Smalltalk

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(перенаправлено с «Smalltalk-72»)
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Ages 16, 17, 18
FieldActivity Empowered Learner, Computational Thinker
Purpose Язык общего назначения
Visual_Text_Blocks Текст
Dimension 2D
Openness Открытый
Address
Ancestors Logo
Descendants Etoys
ActiveNow Project is closed
Remixing? No
Guzdial, M.
Programming environments for novices. Computer science education research. 127–154 (2004).

Smalltalk-72, by Alan Kay, Dan Ingalls, Adele Goldberg, and other members of the Xerox PARC Learning Research Group, extended the model of Logo in several different ways. Smalltalk was developed along the path to creating the Dynabook, a computer whose purpose is to support learning through creation and exploration of the rich range of media that a computer enables.

Kay agreed with Papert that computers should be used by students for knowledge expression and learning through debugging of those expressions. However, he felt that the computational power provided by Logo was too weak, so he invented object-oriented programming as a way of enabling much more complex artifacts to be created in exploration of more complex domains. The command-line metaphors of Logo were too weak for the drawing, painting, and typeset-quality text that Kay felt was critical in order to enable rich media creation, so he and his group literally invented the desktop user interface as we know it today (Figure 3). Within this metaphor, Smalltalk provided a wide variety of programmer tools within the environment, including code browsers, object inspectors, and powerful debugging tools.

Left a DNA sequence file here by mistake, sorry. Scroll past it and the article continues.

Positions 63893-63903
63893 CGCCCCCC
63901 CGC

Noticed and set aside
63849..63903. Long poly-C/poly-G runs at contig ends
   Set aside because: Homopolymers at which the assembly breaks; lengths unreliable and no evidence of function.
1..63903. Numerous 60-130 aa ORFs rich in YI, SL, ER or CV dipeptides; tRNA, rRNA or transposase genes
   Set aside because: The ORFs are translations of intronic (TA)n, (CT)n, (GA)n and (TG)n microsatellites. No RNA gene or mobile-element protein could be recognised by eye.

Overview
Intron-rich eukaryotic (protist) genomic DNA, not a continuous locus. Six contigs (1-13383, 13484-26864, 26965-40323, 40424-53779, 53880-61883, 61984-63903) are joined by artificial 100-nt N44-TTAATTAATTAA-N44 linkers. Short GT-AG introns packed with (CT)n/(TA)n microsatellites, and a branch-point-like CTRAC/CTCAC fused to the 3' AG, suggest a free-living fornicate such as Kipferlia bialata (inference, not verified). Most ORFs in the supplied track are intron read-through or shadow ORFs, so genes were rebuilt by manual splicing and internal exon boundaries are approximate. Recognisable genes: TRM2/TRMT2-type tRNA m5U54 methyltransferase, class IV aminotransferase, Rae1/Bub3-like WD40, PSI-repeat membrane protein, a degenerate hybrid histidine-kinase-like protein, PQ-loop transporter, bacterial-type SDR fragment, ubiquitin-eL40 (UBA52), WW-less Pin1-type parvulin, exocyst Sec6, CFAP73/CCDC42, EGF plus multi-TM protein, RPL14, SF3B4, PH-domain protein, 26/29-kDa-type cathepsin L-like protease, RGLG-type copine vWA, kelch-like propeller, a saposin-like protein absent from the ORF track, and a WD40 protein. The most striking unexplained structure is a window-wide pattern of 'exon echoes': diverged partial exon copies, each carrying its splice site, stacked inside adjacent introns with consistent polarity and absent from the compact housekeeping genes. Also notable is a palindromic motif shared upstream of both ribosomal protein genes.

One of the latest versions of Smalltalk, Squeak , is being used again with students, especially younger children. Squeak is Smalltalk from the late 1970's min- imally updated to run on modern machines, but then augmented with a wide range of new features, especially in support for multimedia. An alternative interface for using Squeak has been implemented e-toys that allows for a drag-and-drop tiling-based programming environment. Students literally drag variables, values, and methods from place-to-place to de¯ne procedures, mostly to control graphical objects{and mostly with more complex syntax than in traditional Smalltalk. Like in Bruckman's MOOSE Crossing, the Squeak e-toys interface favors concreteness and ease of use to powerful abstractions. The e-toys interface has been used with success with 10{12 year old students [12].


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